• If there is, take the remote into another room; the continuous signal may be confusing your TV. Try operating the TV with no remote and see if it turns on.
    • If there isn't press a button on the remote.
    • Check to see if you get a light from the end of the remote. If so the remote is trying to send a signal. If not replace the remote.

The TV can display a black screen and actually be functioning properly if the input source does not match the setting on the TV. The power light may also be blinking.

  • Check the input source to see that it matches what’s connected to the TV. If you have HDMI 1 set as the source and your source is actually connected to HDMI 2 you will not see anything.
  • If the power light is off, the TV may actually be on and just trying to use the wrong source.
  • You should be able to change the source either from your remote or from a button on the side of the TV.

If the TV is shut down while connected to an Xbox, Wii, or other device via HDMI it will frequently not turn on unless the connected device is on.

  • Try turning on the connected device.
  • Check if your TV now turns on.
  • If this is the case, disconnect the device once the TV is on and then shut down the TV.
  • Test it after you shut it down and see if it powers up again.

If you've ruled that your TV is definitely receiving adequate power, your TV might actually be on (especially if the Standby Light is off) and the black screen is caused by a failed backlight.

  • You can check this using a flashlight held close to the screen.
  • Look for a faint picture in the lit area; if it's there, the backlight has failed.
  • It may be a bad power supply board feeding the backlight, or the backlight components.
  • Another possible indicator of a shorted backlight is a blinking standby light.
  • You can replace the backlights yourself; you can order units to fit your TV, and replacement involves just screws and connectors.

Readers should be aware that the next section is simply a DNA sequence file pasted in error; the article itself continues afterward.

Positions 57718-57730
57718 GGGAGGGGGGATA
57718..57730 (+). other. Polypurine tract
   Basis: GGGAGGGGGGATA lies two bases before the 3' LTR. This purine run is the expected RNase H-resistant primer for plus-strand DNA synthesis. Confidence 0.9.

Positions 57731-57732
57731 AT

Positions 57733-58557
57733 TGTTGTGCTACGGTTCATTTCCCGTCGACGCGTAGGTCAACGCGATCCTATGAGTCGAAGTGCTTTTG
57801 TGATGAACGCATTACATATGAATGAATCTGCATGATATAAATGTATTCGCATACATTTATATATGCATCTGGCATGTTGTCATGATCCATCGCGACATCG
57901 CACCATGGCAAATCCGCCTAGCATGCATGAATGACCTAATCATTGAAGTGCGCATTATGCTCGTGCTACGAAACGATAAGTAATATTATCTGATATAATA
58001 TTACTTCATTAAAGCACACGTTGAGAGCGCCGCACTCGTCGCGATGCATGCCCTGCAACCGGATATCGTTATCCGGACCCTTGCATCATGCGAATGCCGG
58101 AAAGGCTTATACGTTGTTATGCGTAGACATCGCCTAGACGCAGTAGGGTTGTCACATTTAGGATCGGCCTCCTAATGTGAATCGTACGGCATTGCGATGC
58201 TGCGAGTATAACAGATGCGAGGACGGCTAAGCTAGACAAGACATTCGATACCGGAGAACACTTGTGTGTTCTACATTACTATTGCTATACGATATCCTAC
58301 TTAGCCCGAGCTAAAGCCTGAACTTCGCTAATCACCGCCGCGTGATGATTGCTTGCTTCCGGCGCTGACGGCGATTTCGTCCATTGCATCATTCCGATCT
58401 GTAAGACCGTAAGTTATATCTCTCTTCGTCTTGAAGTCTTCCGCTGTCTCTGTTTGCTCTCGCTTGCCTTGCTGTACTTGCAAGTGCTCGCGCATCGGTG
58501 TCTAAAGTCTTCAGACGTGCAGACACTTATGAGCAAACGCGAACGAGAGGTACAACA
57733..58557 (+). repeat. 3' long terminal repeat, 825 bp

• There is a test to see if the backlights have actually failed, but it requires removal of the rear cover, and operating the TV with the cover removed. You can do it while checking the power supply in the next steps.

At this point, you are likely dealing with a unit that has been displaying a blinking standby light. For the next tests, you will need to open the back of your TV. This can be both physically difficult or you may not feel comfortable opening the TV up.

If you choose to do so, there are a couple of tests you can do to see what has failed.

  • Remove the power cord and all other cables connected to the unit.
  • Remove the back cover of the unit.
  • The power supply board will be the board located where you plug the cord into the rear of your TV.
    • You will want to be cautious around parts of the power supply board, especially those on the portion marked HOT as the voltages there are appreciably higher.
  • You should look at the power supply board for burn marks or swollen components, especially capacitors (see pic below) These can fail in a way that the TV will start to behave strangely and then just go dark.
Block Image

Bulged Capacitors

  • There is also a fuse on most power supply boards. If it is blown (it can be checked for continuity), it is usually a sign of other failures on the board.
  • if everything looks good, move on to the last step below.

A quick test that will show if the motherboard (the main board on the back panel of the TV) has failed.

  • Unplug the TV. (It should already be so)
  • There should be a black cable (See red box in the pic below) running from a connector on the Power Supply Board (the tan board on the right in the pic below) to a connector on the motherboard.
Block Image
  • Disconnect the cable,
  • Plug in the TV and turn it on
  • Observe the backlight through the small holes in the rear of the metal plate. If it is now lit, if so this is a general indication of a failed motherboard.
  • If failed, replace the Motherboard. Here is a Samsung Television Motherboards

Here is a link to a good answer thread. The comments and answers are worth reading, and give a breadth of items to consider.